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I just got the L85 stand for Yamaha P95 (with 3-pedal LP5), assembled the whole thing, and when I started playing, I noticed that it is moving quite a bit when I play something faster, or just hit the keys harder.

From looking at youtube videos, it seems that it is quite normal for the piano to move around a bit (around 1-2cm backward/forward).

Is this a result of a bad technique, or is it just how low-end stands are built? Are there some ways that I can secure my stand so that isn't moving as much?

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3 Answers 3

Yes this is due to low quality stands and often the weight of the keyboard but also the resonance effect. When you hit the keys at the left or right end in a certain rhythm you increase the wobbling.

What you can do is attach the mount to a wall with some cheap brackets or just build your own frame from wood which is based on triangles. You won't have any wobbling then but here your frame has to weight enough to have enough mass or the whole construction will still wobble due to your keyboard being heavier. Even nicer is to mount the frame to a wall and it will be rock solid.

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From looking into the L85 stand image on the web (two parallel vertical boards), the most probable reason is that your floor may not be perfectly flat. Check if one of the corners of the stand is not hanging in the air rather than standing on the floor. If you observe a gap there, put something under that corner to close it.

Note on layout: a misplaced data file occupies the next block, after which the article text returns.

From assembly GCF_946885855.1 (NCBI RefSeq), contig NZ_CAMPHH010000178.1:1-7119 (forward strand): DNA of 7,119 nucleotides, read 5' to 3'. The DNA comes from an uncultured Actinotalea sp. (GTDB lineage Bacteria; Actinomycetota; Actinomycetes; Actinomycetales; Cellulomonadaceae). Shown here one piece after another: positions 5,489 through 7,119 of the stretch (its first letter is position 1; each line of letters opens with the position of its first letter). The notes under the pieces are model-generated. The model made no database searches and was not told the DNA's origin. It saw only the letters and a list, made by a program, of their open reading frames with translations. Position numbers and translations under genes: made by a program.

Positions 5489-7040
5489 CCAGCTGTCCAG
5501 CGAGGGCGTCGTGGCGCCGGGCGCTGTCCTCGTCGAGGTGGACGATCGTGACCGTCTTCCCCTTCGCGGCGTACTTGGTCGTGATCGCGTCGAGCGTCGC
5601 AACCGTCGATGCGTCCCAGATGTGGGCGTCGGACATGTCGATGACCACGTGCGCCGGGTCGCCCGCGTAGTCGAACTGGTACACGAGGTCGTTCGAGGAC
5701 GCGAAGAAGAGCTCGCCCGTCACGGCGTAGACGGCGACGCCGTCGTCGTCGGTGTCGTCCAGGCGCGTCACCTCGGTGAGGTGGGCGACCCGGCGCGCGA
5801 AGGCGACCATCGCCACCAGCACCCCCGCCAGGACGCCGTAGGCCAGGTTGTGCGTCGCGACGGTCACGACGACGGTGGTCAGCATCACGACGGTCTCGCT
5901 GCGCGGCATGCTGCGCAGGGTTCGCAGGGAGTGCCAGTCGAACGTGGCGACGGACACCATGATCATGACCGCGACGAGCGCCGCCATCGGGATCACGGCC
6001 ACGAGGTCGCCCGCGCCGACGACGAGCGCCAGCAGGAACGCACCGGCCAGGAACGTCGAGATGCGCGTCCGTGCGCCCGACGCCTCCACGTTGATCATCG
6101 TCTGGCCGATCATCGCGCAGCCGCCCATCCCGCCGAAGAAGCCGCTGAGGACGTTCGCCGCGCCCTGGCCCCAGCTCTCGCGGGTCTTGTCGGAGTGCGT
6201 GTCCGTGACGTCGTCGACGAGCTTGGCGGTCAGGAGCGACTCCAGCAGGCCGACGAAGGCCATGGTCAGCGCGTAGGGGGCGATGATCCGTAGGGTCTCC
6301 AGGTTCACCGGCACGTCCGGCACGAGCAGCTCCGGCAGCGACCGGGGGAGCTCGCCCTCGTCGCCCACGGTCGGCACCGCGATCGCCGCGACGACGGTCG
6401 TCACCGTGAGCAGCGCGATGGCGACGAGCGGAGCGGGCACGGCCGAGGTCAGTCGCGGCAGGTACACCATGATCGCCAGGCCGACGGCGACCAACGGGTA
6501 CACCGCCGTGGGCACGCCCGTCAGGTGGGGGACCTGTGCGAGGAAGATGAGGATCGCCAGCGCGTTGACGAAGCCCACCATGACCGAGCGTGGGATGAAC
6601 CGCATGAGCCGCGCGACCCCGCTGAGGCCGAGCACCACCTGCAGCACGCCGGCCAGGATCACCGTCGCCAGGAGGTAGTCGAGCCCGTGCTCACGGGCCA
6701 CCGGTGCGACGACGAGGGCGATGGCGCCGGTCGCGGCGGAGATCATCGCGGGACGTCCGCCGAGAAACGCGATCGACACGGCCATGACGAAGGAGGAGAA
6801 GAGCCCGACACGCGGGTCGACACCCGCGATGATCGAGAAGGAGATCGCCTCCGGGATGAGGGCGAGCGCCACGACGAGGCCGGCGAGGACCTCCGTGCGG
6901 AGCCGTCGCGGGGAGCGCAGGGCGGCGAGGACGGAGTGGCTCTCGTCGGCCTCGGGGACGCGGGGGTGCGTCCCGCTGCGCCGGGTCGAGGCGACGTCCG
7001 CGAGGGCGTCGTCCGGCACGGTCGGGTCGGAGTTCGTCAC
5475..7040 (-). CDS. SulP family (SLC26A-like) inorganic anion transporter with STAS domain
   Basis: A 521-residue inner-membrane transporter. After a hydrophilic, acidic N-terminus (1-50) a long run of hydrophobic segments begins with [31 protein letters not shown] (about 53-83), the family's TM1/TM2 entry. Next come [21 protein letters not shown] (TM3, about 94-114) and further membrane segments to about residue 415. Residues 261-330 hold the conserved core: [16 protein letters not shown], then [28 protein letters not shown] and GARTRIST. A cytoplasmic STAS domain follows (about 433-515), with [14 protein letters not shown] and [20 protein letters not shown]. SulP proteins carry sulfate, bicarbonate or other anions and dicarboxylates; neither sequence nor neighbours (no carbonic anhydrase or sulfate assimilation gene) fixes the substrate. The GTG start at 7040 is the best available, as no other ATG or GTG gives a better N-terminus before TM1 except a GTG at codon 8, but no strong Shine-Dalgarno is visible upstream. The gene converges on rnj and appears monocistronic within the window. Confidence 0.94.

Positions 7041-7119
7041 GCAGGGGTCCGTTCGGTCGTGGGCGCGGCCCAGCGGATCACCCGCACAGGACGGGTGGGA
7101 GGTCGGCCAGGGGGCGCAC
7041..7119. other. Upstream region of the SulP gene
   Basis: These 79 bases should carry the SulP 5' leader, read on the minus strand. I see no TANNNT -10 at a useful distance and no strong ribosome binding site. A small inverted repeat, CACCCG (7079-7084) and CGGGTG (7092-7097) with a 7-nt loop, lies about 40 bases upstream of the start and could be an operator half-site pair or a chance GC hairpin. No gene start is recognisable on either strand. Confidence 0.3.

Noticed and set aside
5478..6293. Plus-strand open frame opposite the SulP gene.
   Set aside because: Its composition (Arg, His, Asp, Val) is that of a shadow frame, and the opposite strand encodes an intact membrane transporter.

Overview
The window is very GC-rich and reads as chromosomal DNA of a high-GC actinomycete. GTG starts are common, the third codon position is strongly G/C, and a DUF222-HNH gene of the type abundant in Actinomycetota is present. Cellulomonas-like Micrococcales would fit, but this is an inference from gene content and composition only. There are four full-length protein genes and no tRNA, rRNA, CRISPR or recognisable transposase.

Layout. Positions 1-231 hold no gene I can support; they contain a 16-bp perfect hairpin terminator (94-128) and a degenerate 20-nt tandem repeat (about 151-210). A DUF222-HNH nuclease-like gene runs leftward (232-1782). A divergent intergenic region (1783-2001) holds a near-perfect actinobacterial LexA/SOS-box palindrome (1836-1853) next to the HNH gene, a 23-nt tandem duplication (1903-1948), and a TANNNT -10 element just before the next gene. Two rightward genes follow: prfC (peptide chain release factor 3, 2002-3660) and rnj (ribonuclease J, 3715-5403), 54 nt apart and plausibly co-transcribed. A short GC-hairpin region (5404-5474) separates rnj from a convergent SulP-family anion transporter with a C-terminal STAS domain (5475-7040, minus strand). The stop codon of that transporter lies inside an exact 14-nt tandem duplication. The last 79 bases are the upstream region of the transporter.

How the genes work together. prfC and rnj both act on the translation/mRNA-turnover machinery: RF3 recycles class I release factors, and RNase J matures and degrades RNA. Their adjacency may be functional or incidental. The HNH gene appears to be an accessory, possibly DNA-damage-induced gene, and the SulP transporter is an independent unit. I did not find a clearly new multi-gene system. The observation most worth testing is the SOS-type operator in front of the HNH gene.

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Your stand is probably of lower quality. Vibration caused by lower notes and forceful playing contribute to moving the stand, and it also gets worse with time by loosening the joints, screws and bolts (natural effect).

Another thing that can contribute to such problem is the levelling of the floor over which your stand lies. Joints between tiles, poorly settled wood floors or subtle inclination can lead to unpleasant unstability of the stand.

One possible solution is to put some form of wedge beneath one or two of the corners of the stand. Press down either side of the stand and check if the corners move up, leaving a gap to the floor. Put the wedge there, adjusting its thickness until the stand settles firmly.

Another good measure is to periodically re-screw every joint and connection of your base, checking for unreversible damage to the screw holes. In such cases, you can exchange current screws for longer or thicker ones, always taking care to avoid cracking/breaking the stand material due to overpressure.

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